And that’s what it feels like – an intrusion into my personal space. Is there anywhere they won’t go? I have described, in excruciatingly personal detail, every area of my life. Things I wouldn’t tell my closest friends. Things I can barely come to terms with myself. Every tiny little detail of every single thing I cannot do. Or do, without wanting to.

Back in 2011, I could not know that embarking upon the MS diagnosis-journey would mean baring my soul, my brain and to top it all, my entire life. And that’s without the relapses, the gruelling treatment, its side-effects and the ongoing symptoms and medication.

Yet I have no choice. My quiet, unassuming, boring life could be ended in an instant.

And I quite like my unassuming, boring life.

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What’s The Opposite of Sleep Deprivation?

matchsticksWe all know sleep deprivation is a form of torture, but what’s the opposite?

Is that a form of torture too?

It certainly feels like it. I seem to be sleeping the majority of the time at the moment, and when I’m not, my eyes are gritty, my limbs weak and I’m in a perpetual state of nodding off.

In the interest of naming this horrendous symptom of MS, I looked up the opposites of deprivation (or antonyms, to be posh). They are:

  • plenty
  • advantage
  • benefit
  • gain
  • profit
  • endowment
  • indulgence, etc …

Hmm. Not quite capturing the essence of MS fatigue? In fact, ‘MS fatigue’ could be a useful starting point. A stage further could be ‘clinical fatigue’. But it still doesn’t quite hit the nail on the head; it doesn’t describe the awful, claustrophobic and downright frightening symptom of being exhausted to the point of oblivion.

Luckily, work at the moment has been filled with days of catching up, i.e. the Boss driving us round in the van as we do Important Things. Alongside my beloved sofa, it too has become an MS Command Centre: I have three cup-holders to choose from (all three usually filled with coffee/energy drinks), a neat little table between seats to rest my arm and sausage roll on and ample space to get comfy and nod off.

I’ve tried medication for fatigue, experimenting with Amantadine, an experience never to be repeated. The living nightmares were diabolically creepy and it became difficult to distinguish reality from a hellish vision. I asked for the only other fatigue medication, Modafinil, only to be told it’s no longer prescribed for MS fatigue.

So for now, I just have to put up with it, but this recent exacerbation is having knock-on effects. I float through the day, sleeping when I can, even if it’s just ten minutes. My to-do list is growing. I survive on junk food. My jaw aches from yawning.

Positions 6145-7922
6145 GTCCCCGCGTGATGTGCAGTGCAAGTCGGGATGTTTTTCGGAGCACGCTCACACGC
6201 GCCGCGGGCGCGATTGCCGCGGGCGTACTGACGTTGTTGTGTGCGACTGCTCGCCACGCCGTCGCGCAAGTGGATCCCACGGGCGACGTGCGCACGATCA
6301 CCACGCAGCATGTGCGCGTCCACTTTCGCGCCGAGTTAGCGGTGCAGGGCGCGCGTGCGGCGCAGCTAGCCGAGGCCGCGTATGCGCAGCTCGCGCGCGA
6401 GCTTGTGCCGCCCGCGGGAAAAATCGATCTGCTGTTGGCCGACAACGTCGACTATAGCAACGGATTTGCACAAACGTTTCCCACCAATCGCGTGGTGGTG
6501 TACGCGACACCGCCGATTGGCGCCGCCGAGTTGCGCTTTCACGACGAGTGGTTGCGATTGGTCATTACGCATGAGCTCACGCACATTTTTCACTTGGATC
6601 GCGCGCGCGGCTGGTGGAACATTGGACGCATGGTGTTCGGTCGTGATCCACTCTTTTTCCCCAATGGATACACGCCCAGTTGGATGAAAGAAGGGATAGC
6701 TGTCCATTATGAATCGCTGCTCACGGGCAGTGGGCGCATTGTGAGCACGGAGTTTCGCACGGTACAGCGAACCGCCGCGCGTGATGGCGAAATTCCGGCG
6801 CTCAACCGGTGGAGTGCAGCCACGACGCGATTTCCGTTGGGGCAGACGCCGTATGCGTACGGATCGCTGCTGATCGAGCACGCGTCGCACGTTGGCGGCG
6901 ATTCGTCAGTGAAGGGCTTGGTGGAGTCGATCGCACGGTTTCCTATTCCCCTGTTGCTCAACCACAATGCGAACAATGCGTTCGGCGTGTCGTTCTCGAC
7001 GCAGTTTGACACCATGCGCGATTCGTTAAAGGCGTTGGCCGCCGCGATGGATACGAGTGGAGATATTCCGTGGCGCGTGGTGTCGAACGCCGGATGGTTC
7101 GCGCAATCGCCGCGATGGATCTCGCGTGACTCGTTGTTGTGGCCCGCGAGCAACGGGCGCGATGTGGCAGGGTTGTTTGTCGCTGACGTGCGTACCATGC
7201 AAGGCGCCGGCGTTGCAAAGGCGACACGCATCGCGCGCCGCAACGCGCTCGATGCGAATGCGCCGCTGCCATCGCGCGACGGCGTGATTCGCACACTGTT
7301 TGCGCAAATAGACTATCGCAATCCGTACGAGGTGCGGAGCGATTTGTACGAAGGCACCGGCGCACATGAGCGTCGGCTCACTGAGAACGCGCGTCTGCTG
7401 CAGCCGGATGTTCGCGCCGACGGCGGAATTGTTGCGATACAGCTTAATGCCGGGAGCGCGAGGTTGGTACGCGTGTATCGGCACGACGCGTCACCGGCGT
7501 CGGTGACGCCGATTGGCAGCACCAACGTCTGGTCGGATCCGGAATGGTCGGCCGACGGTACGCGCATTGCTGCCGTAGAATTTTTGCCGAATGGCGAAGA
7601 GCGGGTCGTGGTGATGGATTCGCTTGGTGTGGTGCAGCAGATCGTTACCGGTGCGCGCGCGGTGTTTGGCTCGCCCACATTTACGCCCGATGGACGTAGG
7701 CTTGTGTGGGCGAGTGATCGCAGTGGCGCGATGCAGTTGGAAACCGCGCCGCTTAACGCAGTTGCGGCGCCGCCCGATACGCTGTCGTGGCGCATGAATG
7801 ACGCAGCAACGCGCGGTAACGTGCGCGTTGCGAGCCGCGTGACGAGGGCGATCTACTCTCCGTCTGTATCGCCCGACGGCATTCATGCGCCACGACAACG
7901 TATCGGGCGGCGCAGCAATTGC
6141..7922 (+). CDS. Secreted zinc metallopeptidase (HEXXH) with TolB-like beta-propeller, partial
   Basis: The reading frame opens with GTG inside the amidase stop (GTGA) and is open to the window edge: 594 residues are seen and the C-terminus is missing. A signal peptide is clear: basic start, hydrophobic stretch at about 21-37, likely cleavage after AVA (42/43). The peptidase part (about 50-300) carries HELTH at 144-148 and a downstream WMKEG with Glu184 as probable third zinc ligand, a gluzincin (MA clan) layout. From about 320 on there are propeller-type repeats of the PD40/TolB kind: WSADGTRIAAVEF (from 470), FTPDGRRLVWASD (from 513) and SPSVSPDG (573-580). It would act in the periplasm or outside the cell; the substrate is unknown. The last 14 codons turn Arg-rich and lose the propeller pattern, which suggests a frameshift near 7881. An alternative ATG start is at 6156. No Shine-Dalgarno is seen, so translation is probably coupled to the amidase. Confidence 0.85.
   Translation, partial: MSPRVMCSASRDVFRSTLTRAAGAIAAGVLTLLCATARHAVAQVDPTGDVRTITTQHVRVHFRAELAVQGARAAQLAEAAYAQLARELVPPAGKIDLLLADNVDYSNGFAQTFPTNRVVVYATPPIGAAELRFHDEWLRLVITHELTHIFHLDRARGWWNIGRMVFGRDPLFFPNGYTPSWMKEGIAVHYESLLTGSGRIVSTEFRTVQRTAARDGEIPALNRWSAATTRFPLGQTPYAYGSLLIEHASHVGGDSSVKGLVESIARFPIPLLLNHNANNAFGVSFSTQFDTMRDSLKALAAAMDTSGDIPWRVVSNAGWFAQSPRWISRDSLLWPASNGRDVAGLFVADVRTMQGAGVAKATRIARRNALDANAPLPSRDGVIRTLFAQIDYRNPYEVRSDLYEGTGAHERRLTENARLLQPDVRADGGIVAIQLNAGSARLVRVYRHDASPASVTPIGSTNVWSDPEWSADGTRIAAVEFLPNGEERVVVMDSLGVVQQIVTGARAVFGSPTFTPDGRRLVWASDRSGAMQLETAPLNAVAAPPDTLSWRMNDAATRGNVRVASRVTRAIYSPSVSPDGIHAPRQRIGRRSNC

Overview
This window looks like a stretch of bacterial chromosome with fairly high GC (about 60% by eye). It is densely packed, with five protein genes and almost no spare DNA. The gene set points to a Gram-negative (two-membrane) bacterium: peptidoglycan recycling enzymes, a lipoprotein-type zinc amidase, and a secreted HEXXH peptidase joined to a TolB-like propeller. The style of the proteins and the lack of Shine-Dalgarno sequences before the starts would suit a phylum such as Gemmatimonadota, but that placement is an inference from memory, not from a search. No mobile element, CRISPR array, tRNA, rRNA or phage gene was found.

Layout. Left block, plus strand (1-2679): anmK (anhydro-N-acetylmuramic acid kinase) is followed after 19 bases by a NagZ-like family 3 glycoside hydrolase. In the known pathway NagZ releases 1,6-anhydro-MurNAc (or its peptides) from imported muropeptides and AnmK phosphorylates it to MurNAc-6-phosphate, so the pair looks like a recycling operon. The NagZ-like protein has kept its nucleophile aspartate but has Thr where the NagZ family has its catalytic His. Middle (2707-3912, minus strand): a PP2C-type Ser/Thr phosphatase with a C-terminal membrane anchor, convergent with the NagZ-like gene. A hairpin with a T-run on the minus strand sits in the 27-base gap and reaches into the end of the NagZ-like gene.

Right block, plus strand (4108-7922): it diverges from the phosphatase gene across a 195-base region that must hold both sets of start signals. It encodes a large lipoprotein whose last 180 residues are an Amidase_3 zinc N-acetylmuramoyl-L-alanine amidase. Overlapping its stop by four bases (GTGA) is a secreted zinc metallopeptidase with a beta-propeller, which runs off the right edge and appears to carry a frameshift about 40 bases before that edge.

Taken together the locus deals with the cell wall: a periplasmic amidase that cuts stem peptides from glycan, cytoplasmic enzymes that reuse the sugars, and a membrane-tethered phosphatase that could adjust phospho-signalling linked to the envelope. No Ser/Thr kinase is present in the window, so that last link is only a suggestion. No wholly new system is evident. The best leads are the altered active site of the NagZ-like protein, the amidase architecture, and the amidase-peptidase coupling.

But my Alexa has come into her own. When I’m lying poleaxed on the sofa, I ask her to tell me a joke or we talk about the news. We usually end our conversations with me saying goodnight and her replying, ‘Goodnight, sweet dreams.’.

If only.

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MS Is Not The Only Illness

breathingI don’t know about you guys, but MS is hard enough to handle without the extra winter bugs chucked our way.

It’s tempting to think that when you’ve drawn the health short straw, anything else will be minor, easy to handle.

I stand (slump) corrected: I’ve been off work most of January with a rotten, stinking cold and it shows no signs of leaving any time soon. To add insult to injury, I’ve lost most of my voice (I know, me?!) so I’m particularly frustrated.

However, as befits anyone starting the New Year with a commitment to Get Things Done, I’ve ticked a few things off my list:

  • I finally replaced the bulb in The Teenager’s bedside light.
  • I took the cat to the vet (again) to sort out her flea-bite allergy (again) and jokingly begged the vet to give me the same steroid injection.
  • I ordered a whole load of herbal teas online, inspired by a Christmas gift. They look nice on my shelf.
  • The Boss took me on a trip to Ikea, where I munched on some weird eggs in the cafe and bought a stack of tealights and a sad-looking plant.
  • I spent a whole day and evening debating with myself whether I should paint my living room black/very dark grey. Still undecided.

The worst thing about an extra illness is how MS interacts with it; if MS had any decency, it would take a back-seat and allow a bit of time to get through this whole new host of symptoms?

Not a chance – all the usual MS symptoms have been amplified x 20. So now I’m yet again pin-balling around the house as my balance is appalling. I’ve tripped up the stairs and down the stairs. I have bruises all over my legs and if I break one more plate/cup/bowl, I’ll … break another one against the wall, if only I had the energy.

I’m bored and fed up. Just when I think it’s over, it flares up again. I got my voice back for a day and caught up with my phonecalls. Then it died, probably to the relief of everyone, including the cat. I had a tentative day back  in work yesterday. Bad idea. Very bad idea. I listed, lolled and lay upright against the walls, until it was remarked upon by everyone else and I was sent on bonfire duty, which sounds a lot more exciting than it actually is – burning a load of stuff and making sure I don’t set the work site on fire.

As I sat there with a long stick, intermittently prodding the embers and wishing I had a bag of marshmallows, I decided that when I was better, I would absolutely, completely and totally … do something different.

But what?